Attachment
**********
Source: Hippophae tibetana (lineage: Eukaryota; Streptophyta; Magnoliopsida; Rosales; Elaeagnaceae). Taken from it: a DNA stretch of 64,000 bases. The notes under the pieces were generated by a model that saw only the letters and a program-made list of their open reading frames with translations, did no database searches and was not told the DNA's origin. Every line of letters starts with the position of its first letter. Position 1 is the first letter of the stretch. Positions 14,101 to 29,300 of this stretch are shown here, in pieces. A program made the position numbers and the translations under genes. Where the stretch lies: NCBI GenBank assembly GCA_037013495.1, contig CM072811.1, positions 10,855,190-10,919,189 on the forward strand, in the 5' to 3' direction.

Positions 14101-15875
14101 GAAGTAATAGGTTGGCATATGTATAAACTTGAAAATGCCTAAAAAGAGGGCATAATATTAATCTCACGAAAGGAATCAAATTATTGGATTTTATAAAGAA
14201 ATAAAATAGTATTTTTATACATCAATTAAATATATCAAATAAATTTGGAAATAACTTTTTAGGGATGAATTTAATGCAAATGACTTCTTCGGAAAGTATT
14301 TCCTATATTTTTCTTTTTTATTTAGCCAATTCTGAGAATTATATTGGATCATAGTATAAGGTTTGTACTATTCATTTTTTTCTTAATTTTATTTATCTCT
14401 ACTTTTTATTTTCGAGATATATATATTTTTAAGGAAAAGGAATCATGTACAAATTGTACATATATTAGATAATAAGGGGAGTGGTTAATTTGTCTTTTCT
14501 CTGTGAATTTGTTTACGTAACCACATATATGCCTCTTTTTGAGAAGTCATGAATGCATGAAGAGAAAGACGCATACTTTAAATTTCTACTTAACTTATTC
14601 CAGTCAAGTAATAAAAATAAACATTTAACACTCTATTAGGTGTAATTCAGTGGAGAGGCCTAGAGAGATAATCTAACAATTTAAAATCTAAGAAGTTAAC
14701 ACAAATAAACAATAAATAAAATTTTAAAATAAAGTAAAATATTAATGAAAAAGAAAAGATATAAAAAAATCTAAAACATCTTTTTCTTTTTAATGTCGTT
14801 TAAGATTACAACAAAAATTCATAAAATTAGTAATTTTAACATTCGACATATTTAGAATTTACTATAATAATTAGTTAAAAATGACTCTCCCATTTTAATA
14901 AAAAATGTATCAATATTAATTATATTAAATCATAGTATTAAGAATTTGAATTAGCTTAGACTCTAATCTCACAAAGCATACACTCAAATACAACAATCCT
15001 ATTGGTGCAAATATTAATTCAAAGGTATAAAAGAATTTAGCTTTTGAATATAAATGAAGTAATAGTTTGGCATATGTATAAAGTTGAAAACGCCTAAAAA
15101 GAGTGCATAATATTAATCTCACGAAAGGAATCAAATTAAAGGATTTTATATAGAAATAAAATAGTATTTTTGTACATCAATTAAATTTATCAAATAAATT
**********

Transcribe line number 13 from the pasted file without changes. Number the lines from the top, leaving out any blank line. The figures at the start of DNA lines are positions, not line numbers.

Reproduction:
15101 GAGTGCATAATATTAATCTCACGAAAGGAATCAAATTAAAGGATTTTATATAGAAATAAAATAGTATTTTTGTACATCAATTAAATTTATCAAATAAATT